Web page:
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Content strategy

Content strategy

Content Transformation book release!

Digital content is great, but sometimes, I really need the experience of a physical book. To celebrate Scriptorium’s 25th anniversary, we have published a collection of our most popular white papers. All of these featured white papers are available (for free!) on our website, but if you’re having one of those days where only a book will do…this one is for you.

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Content strategy

Quick fixes in your content equal long-term problems

Even when you put an excellent plan for content strategy and solid content operations in place, you can be sure that there will be surprises. Your authors will come up with weird outlier content that your current formatting and your current information architecture can’t accommodate. Faced with a deadline, a quick and dirty solution is appealing.

But those quick fixes have hidden costs that add up over time, especially if the workaround gets popular.

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Content strategy

Content as a Service

Content as a Service (CaaS) means that you make information available on request. The traditional publishing model is to package and format information into print, PDF, or websites, and make those collections available to the consumer. But with CaaS, consumers decide what information they want and in what format they want it.

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Content strategy

Personalization in marcom and techcomm

Personalization—the delivery of custom, curated information tailored to an individual user’s needs—is becoming an important part of content strategies. Approaches to personalization vary depending on the type of content being served. Business-to-business (B2B) and business-to-customer (B2C) models, for example, will have very different requirements. Within an organization, you’ll also see marcom and techcomm groups personalize their content in their own ways. 

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Content strategy

Content scalability: Removing friction from your content lifecycle

First published in Intercom (October 2020) by the Society for Technical Communication.

Scalable content requires you to assess your content lifecycle, identify points of friction, and remove them.

Company growth magnifies the challenges of information enablement. When you grow, you add products, product variants, markets, and languages—and each of those factors adds complexity. Process inefficiencies in your content lifecycle are multiplied for every new language or customer segment.

As a result, content scalability—increasing content throughput without increasing resources—becomes critical. Consider a simple localization example: when you translate, you have a few manual workarounds that require 1 hour of work per 100 pages of translated content. So if you translate 100 pages of content into 8 languages, you have 8 hours of workarounds. But as your content load grows, you are shipping 1,000 pages of content per month and translating into 20 languages. Suddenly, you are facing 200 hours of manual workarounds per month—the equivalent of one full-time person per year.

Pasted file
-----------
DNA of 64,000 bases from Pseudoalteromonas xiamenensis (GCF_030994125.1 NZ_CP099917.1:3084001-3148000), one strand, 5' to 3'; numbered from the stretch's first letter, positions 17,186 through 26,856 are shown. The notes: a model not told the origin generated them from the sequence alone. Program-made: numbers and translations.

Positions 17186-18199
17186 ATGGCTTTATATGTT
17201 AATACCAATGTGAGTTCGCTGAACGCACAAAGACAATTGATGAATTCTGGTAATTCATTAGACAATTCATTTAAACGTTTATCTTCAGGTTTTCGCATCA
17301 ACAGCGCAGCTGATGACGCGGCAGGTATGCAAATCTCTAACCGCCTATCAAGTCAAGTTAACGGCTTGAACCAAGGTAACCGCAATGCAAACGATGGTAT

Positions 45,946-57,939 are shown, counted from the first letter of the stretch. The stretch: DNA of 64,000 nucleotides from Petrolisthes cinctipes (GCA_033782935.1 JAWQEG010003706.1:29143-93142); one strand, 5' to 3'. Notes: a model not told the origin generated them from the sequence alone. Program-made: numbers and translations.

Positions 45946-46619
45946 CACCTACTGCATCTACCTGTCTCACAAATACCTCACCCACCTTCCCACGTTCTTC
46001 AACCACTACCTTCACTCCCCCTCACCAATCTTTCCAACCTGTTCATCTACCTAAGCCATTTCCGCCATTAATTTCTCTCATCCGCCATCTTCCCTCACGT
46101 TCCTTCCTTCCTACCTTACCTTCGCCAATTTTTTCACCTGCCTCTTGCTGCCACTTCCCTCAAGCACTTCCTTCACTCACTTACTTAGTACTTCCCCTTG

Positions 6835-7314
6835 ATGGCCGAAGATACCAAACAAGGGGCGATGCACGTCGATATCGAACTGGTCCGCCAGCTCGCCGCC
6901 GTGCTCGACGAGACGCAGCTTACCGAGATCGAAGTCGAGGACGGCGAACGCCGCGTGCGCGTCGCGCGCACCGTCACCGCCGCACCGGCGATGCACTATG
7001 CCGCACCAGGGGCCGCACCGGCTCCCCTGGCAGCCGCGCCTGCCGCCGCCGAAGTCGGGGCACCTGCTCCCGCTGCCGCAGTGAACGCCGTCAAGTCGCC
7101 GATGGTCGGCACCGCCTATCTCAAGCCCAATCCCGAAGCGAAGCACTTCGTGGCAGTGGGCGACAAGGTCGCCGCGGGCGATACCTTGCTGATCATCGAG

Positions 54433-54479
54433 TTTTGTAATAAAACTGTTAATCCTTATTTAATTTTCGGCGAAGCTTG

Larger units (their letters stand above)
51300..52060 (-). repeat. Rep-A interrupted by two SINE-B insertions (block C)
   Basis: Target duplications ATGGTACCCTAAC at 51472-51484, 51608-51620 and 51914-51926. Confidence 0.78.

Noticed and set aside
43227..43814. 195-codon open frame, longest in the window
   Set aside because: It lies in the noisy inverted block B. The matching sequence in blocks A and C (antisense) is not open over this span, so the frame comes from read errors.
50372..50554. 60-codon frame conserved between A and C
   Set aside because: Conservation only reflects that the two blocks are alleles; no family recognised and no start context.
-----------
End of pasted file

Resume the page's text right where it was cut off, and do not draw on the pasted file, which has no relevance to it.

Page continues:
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Content strategy

Improving structured content for authors

Structured content authoring tools behave differently than traditional tools like Microsoft Word, which causes difficulty or reluctance among authors to use them. Structured content imposes strict rules around content purpose (semantics) and placement. These tools diverge from the traditional WYSIWYG (what you see is what you get) look and feel, which can be jarring for many authors. Fortunately, many structured authoring tools can be modified to feel less imposing.

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Content strategy DITA

Developing a strategy for learning content

Learning content is any material used for educational purposes, including e-learning courses, training guides, instructor guides, instructional videos, and more. This might represent the bulk of the content you produce, or it might be just one part of your overall content set. Either way, it’s important to develop a plan for creating, updating, and delivering learning content as efficiently as possible. Here are some tips for addressing learning content as part of your content strategy.

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Content strategy

The content lifecycle: Archiving

You’ve started developing a content strategy and are getting a better grasp on the content lifecycle. But what do you do about older content? It’s not as relevant as your most recent content, but there are still times when it proves useful. Your archiving approach is an important part of your content strategy and is often overlooked. 

If you are moving from one content environment to another, you only want to convert what’s necessary. Archiving and organizing your content will help you decide what legacy content you want to convert. Here are some things to keep in mind when putting a plan in place for archiving content. 

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